With no symptoms. Your health may be watched closely. This may include frequent physical exams and MRI tests.
With symptoms. Your healthcare provider may prescribe medicines to reduce pain. Or he or she may choose surgery. This is done to relieve pressure on the brain or restore the flow of spinal fluid.
With few or no symptoms, but a syrinx. Your healthcare provider may suggest close monitoring of the defect with a special type of MRI called cine phase contrast. This test looks at the flow of spinal fluid. It also looks at areas where the fluid is blocked. You may need surgery, based on the MRI results or if symptoms get worse.
With signs of sleep apnea. You may need a sleep study if you have sleep apnea. Sleep apnea means that you stop and start breathing during sleep. A sleep study can also help your healthcare provider decide if you need other treatment.
What other health problems are caused by a Chiari malformation type I?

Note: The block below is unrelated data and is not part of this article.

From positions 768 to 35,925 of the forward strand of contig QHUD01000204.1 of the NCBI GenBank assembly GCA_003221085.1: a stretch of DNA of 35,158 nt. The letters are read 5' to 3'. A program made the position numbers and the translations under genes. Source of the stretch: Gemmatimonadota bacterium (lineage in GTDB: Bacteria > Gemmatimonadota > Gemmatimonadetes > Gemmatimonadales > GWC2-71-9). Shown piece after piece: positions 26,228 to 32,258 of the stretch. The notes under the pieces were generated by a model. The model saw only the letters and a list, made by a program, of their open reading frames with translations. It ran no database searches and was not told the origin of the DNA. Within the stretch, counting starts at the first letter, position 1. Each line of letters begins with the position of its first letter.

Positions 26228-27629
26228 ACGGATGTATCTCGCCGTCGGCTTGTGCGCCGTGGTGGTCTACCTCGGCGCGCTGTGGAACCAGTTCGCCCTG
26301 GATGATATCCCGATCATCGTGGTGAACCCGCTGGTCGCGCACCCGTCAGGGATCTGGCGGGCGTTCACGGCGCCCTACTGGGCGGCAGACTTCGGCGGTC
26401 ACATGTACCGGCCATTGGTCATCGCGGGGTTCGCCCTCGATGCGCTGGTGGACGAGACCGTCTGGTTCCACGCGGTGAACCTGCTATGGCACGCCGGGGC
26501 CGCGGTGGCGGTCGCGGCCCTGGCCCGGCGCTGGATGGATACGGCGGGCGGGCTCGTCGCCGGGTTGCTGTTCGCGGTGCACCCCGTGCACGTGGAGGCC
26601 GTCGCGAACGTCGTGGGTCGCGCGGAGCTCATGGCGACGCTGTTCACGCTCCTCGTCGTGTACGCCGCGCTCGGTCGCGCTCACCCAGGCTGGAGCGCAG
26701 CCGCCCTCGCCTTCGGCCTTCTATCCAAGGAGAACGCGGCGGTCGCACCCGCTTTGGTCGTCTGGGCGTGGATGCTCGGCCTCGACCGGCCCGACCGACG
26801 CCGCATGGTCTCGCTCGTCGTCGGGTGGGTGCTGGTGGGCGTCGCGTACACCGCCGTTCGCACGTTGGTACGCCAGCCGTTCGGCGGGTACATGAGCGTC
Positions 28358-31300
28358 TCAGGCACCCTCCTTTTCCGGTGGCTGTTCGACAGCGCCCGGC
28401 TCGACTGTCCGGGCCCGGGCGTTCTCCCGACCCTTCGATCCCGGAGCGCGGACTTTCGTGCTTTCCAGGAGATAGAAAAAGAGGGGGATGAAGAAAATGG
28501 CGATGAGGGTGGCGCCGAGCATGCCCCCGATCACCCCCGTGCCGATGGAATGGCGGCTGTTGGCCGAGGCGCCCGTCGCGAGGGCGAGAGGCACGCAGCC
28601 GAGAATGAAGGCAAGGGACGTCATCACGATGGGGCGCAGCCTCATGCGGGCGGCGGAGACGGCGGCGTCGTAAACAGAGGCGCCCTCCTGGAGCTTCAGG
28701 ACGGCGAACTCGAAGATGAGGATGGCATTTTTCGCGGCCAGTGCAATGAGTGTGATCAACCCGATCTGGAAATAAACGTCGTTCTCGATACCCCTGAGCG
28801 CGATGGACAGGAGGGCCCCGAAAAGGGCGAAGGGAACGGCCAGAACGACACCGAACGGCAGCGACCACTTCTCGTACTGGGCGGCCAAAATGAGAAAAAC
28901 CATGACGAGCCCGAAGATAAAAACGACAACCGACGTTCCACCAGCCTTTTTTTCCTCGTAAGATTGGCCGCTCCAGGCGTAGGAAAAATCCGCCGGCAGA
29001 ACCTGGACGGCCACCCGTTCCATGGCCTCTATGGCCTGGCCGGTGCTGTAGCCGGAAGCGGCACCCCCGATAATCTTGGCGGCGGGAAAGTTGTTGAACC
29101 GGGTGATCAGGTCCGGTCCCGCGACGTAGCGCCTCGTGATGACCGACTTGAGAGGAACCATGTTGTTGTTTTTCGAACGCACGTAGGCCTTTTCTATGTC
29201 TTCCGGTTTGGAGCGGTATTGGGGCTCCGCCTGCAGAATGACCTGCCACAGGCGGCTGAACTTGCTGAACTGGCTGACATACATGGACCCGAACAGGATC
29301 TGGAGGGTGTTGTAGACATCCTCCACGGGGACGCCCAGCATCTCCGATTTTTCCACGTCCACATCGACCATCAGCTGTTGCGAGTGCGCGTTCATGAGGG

These health problems can include:
A pocket of spinal fluid (syrinx) in the spinal cord or brain stem. This forms over time.
Life-long damage to muscles or nerves
Not being able to move your arms or legs because the muscles no longer work (paralysis)
Carefully watching for changes in your health can help prevent these problems. This helps to make sure that treatment is done early.
When should I call my healthcare provider?
Call your healthcare provider if you notice any changes. Be sure to call if you notice problems with:
Walking or moving
Key points about Chiari malformation type I
With a Chiari malformation, the lower part of the brain dips down through a normal opening at the bottom of the skull.
There are several types of Chiari malformations. Type I is the most common type.
In most cases, the problem is present at birth (congenital). But it may not be found until a person is a teen or young adult.
You may not have symptoms. If symptoms occur, the most common ones are headaches or pain in the back of the head or neck. The headaches and pain are made worse by coughing, laughing, or sneezing.
You may also have a pocket of spinal fluid in the spinal cord or brain stem. This is called a syrinx.
Imaging tests are done to detect a Chiari malformation type I. You may have an MRI or a CT scan.